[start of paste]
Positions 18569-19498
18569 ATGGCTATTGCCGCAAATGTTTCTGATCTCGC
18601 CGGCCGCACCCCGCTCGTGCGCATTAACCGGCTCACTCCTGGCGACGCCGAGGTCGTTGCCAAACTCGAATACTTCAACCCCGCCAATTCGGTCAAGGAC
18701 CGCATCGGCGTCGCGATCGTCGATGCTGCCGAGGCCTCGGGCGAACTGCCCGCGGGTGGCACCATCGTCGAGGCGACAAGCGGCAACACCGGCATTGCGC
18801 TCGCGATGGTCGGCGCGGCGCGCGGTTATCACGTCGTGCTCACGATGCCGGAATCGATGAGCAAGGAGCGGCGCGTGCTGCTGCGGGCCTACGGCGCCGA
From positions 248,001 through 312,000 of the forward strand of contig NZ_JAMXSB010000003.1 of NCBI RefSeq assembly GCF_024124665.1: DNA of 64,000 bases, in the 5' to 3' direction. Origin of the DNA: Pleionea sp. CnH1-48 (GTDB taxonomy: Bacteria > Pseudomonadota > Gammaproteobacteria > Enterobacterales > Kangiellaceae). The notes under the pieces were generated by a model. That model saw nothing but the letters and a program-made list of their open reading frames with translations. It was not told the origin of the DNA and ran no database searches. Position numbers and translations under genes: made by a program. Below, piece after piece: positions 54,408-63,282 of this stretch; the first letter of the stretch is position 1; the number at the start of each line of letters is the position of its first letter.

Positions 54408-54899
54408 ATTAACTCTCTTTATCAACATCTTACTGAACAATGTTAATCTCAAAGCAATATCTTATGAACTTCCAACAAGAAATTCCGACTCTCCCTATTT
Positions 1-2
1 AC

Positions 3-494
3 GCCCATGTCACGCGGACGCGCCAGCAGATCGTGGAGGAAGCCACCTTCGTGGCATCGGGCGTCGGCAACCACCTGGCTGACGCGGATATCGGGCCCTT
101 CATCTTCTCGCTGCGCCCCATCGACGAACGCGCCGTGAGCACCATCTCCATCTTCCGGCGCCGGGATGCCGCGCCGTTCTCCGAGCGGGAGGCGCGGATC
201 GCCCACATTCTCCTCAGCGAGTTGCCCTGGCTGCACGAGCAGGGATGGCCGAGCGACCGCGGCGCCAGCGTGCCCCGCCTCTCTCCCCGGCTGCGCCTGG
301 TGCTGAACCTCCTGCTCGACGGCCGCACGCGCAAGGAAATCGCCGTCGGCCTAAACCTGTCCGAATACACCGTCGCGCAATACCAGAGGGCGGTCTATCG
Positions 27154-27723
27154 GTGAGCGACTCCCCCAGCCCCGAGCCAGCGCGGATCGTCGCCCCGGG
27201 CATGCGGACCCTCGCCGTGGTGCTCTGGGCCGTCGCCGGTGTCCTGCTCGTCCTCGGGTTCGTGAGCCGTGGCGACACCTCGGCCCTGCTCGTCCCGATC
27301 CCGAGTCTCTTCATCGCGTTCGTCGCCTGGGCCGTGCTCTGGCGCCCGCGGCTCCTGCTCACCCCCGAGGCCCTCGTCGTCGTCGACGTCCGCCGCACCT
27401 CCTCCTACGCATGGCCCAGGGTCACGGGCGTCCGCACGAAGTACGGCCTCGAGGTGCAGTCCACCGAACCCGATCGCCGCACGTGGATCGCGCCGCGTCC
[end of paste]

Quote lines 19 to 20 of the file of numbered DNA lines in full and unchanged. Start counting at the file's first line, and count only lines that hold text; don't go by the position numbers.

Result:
27301 CCGAGTCTCTTCATCGCGTTCGTCGCCTGGGCCGTGCTCTGGCGCCCGCGGCTCCTGCTCACCCCCGAGGCCCTCGTCGTCGTCGACGTCCGCCGCACCT
27401 CCTCCTACGCATGGCCCAGGGTCACGGGCGTCCGCACGAAGTACGGCCTCGAGGTGCAGTCCACCGAACCCGATCGCCGCACGTGGATCGCGCCGCGTCC